Players for the Kings and the Boston Celtics on Sunday made a statement in support of Clark’s family by warming up in T-shirts bearing his name. The front of the shirts read, “Accountability. We are one.”

The back read, “#StephonClark.”

The players also put together a public service announcement promoting unity, even while seeking change. 

(AP Photo/Steve Yeater)
Sacramento Kings players Vince Carter, right, and Justin Jackson, along with their teammates and Boston Celtics players, wear T-shirts in memory of Stephon Clark before the start of an NBA basketball game against the Celtics in Sacramento, Calif., Sunday, March 25, 2018. Clark, 22, died March 18 after two officers fired 20 rounds at him as he stood, unarmed, on the back patio of his grandparents' home. His death has sparked protests across Sacramento and beyond.
Close

Stephon Clark’s brother, protesters disrupt council meeting on fatal police shooting

Photo Credit: (AP Photo/Steve Yeater)
Sacramento Kings players Vince Carter, right, and Justin Jackson, along with their teammates and Boston Celtics players, wear T-shirts in memory of Stephon Clark before the start of an NBA basketball game against the Celtics in Sacramento, Calif., Sunday, March 25, 2018. Clark, 22, died March 18 after two officers fired 20 rounds at him as he stood, unarmed, on the back patio of his grandparents' home. His death has sparked protests across Sacramento and beyond.

CBS News reported that the idea for the shirts came from a Kings player development staff member, Akachi Okugo, and Kings guard Garrett Temple helped bring it to fruition. 

Temple has been outspoken about police accountability.

“It’s probably the toughest job in America, and I applaud them for putting their lives on the line every night, every day,” Temple told CBS News. “But with that comes responsibility. That’s the mantle that they carry and the burden that they bear.”

Tuesday’s protest at the council meeting and the arena follow similar gatherings that took place last week, the Bee reported. Friday’s protests and a candlelight vigil devolved into confrontations between some protesters, police officers and passersby. 

Stephon Clark’s family, friends and protesters question why the officers fired so many shots at Clark, who leaves behind two small sons. They also question why officers waited about five minutes before approaching his motionless body to attempt to render aid. 

Sacramento police officials announced Tuesday that the California Department of Justice has been asked to step in and assist in the investigation of the shooting.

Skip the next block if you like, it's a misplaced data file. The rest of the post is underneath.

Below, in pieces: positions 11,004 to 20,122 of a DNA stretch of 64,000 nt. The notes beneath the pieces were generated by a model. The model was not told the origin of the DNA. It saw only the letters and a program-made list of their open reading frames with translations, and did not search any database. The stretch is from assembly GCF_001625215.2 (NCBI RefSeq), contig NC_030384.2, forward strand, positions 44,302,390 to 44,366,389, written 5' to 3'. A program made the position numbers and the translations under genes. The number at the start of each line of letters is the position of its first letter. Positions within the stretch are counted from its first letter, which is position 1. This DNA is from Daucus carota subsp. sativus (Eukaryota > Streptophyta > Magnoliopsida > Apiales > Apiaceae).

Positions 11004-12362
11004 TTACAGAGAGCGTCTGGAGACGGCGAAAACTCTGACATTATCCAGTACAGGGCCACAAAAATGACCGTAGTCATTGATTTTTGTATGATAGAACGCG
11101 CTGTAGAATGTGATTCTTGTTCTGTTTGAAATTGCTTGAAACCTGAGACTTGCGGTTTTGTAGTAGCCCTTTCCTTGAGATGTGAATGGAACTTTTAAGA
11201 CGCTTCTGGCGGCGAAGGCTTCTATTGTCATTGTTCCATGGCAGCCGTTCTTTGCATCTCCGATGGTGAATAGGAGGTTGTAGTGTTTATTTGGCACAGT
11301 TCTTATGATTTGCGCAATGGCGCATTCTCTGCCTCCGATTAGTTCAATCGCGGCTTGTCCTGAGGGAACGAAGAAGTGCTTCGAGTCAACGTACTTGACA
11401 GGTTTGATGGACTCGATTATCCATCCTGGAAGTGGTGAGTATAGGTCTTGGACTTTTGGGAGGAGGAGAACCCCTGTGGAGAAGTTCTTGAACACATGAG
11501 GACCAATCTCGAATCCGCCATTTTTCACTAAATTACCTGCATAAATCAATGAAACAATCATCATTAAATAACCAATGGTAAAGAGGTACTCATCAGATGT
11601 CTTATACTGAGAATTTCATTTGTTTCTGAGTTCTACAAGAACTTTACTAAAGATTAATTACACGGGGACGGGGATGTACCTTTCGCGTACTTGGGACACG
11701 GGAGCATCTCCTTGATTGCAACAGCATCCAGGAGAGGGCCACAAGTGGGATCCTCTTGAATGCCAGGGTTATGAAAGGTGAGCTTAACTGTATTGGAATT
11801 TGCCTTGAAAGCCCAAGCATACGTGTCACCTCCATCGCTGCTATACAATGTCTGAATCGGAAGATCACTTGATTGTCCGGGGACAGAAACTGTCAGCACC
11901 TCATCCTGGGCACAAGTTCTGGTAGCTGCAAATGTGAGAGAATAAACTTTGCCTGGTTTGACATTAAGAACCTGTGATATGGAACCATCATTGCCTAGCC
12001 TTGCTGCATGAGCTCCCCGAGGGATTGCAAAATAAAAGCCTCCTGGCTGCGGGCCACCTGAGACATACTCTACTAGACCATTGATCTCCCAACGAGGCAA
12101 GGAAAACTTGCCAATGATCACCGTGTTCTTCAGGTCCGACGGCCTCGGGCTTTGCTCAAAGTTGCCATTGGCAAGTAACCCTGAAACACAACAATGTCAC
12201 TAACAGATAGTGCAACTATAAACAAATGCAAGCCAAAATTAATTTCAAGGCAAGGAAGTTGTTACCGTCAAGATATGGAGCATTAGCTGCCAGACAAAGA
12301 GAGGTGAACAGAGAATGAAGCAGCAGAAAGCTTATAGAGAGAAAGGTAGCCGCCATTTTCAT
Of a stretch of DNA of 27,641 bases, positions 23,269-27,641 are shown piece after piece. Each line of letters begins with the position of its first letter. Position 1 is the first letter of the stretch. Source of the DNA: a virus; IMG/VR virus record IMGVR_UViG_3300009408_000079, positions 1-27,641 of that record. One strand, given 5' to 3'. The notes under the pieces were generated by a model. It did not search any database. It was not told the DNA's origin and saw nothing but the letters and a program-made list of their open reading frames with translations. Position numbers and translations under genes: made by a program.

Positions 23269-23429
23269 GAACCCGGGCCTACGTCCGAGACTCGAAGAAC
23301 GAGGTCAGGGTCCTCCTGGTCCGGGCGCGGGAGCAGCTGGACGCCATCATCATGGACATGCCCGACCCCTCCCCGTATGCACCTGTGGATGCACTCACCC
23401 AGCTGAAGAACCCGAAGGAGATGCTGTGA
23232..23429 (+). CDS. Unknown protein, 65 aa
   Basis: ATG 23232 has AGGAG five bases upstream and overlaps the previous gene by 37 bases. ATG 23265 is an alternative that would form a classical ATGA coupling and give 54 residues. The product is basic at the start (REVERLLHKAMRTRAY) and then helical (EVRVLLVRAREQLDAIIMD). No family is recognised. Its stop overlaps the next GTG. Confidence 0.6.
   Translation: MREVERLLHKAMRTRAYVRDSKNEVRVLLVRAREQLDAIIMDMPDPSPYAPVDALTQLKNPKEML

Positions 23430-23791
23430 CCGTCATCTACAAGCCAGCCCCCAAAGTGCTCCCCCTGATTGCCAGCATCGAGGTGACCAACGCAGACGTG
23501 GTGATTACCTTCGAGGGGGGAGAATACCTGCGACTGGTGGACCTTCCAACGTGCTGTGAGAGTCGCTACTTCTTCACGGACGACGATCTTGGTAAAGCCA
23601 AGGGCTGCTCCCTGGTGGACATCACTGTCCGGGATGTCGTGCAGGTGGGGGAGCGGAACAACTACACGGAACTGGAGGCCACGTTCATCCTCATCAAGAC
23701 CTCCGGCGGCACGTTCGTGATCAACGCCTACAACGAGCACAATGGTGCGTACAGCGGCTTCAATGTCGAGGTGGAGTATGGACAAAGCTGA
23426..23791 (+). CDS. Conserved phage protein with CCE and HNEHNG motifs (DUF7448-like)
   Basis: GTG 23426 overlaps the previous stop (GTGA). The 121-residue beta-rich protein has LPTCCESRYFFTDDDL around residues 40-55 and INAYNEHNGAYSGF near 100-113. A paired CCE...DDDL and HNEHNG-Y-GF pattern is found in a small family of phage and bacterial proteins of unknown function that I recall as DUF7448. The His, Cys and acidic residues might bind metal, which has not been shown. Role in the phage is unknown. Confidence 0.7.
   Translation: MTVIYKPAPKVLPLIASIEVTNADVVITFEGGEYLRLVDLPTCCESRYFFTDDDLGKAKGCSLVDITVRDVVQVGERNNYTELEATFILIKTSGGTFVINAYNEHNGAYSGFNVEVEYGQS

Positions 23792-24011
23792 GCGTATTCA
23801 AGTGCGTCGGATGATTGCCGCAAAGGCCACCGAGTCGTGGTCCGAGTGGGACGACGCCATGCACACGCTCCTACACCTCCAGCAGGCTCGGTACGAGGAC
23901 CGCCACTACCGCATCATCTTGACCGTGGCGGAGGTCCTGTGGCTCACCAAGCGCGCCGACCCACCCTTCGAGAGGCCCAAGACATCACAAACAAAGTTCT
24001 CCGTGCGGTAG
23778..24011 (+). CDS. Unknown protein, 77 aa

“We appreciate the help from the California Department of Justice,” Sacramento Police Chief Daniel Hahn said in a statement. “This partnership will provide an additional oversight and assist our agency with providing a thorough and comprehensive investigation of this incident.”

California Attorney General Xavier Becerra, who described his office’s probe as independent oversight, pledged to provide a fair and impartial investigation. He said the state Justice Department would also evaluate law enforcement policies, procedures and practices to find ways to achieve safer outcomes than the one that ended with Clark dead. 

“We take on this responsibility in full recognition of the importance of getting it right, because there is nothing more important than respect and trust between law enforcement and the communities that they are sworn to protect as we work to keep all Californians safe,” Becerra said

Read More

News

  • Two people were killed early Monday after a car crashed into a Houston motel and caught fire, authorities said. The vehicle slammed into the Super 8 Motel in northern Harris County near the North Freeway around 1:45 a.m., KTRK reported. The crash left a large hole and extensive damage in the front office of the motel, police said. “The guy went off the road and crashed right into the hotel,” Chris Young, who witnessed the crash, told KRPC. Harris County Precinct 4 investigators said it appeared the car flipped onto its side before hitting the building, according to KHOU. It was not clear if both victims were in the car or staying at the motel, the television station reported. However, some witnesses told KRPC the victims were in the sedan. The motel manager also said the people in the car had been killed, KTRK reported. The motel manager told KTRK that no employees were injured, although a clerk was standing behind the counter when the crash occurred. The manager said the motel’s sprinkler system prevented the fire from spreading, the television station reported. “Once they actually got (the fire) put out, we could see the back portion of the vehicle that was actually in the lobby,” Young told KPRC.